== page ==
National Arboretum Canberra

Mununja the Butterfly Garden

Mununja Garden openingMununja the Butterfly Garden depicts a dreamtime story of the Ngunawal people, the custodians of the land that includes Canberra and the site of the National Arboretum.

The layout, colour and shapes of the garden reference the geometric scales on butterfly wings, in particular the Orchard swallowtail butterfly (Papilio aegeus), and the Common crow butterfly (Euploea core), both found along the east coast of Australia.

Plants have been selected to provide habitat and food for butterflies, and for their cultural significance, with an emphasis on plants that grow naturally in the ACT and surrounds.

As well as providing private contemplative spaces and public space for functions, the garden provides opportunities for cultural dialogue, education, indigenous engagement and inspiration.

Mununja the Butterfly is the story of a young Aboriginal girl who was changed into a butterfly so that she could avoid marrying the evil Gunga. Gunga possessed great powers and would always prevent Mununja from marrying the boy she loved. With the help of Narja, the good spirit butterfly, Mununja was able to remain near her family and her country forever, as a beautiful butterfly.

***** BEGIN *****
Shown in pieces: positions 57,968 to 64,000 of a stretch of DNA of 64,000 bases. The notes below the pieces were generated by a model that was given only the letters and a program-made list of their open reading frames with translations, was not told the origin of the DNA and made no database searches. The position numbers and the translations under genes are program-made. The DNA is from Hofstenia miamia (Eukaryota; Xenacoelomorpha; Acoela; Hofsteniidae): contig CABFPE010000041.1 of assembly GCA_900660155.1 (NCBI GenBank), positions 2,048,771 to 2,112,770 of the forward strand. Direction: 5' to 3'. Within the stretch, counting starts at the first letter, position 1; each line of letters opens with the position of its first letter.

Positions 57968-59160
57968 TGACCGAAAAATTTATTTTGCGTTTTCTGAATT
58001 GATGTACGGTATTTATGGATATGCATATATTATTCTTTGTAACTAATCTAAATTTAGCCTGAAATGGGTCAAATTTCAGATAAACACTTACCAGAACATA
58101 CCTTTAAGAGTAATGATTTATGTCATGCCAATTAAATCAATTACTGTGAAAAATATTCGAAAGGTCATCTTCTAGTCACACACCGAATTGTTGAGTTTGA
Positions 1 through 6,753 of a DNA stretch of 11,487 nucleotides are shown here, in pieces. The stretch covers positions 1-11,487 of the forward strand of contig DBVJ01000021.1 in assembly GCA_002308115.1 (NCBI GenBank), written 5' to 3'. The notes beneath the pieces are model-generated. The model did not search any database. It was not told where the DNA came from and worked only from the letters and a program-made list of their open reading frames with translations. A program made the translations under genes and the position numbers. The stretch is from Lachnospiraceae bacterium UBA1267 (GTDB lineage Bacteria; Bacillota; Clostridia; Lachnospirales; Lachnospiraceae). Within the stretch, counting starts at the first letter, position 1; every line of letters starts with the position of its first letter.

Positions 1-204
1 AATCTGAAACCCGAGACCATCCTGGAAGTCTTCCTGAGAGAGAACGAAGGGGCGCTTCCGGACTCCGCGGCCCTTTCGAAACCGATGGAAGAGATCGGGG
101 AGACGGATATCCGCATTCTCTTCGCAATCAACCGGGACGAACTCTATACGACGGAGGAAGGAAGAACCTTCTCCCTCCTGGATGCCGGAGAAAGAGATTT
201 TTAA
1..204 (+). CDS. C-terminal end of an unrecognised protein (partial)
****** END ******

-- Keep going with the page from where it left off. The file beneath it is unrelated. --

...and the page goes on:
Set on the banks of the Burrinjuck River, the characters and landscape celebrate the diversity of plant and animal species in the environment before non-indigenous people settled there. The story of Mununja has been told for generations and will probably be told for many more.

The story of Mununja the Butterfly, as told by Ngunawal elder Don Bell, has been provided by Tyronne Bell. Other traditional custodians have also been consulted to ensure appropriate depiction of cultural intellectual property, via Charles Solomon at Garawana Creative.

Generously donated by the Mackay and Waldren Families.

Designed by Jim Fogarty for Garawana Creative. Constructed by Able Landscaping Pty Ltd in 2017.

Mununja Garden when looking north

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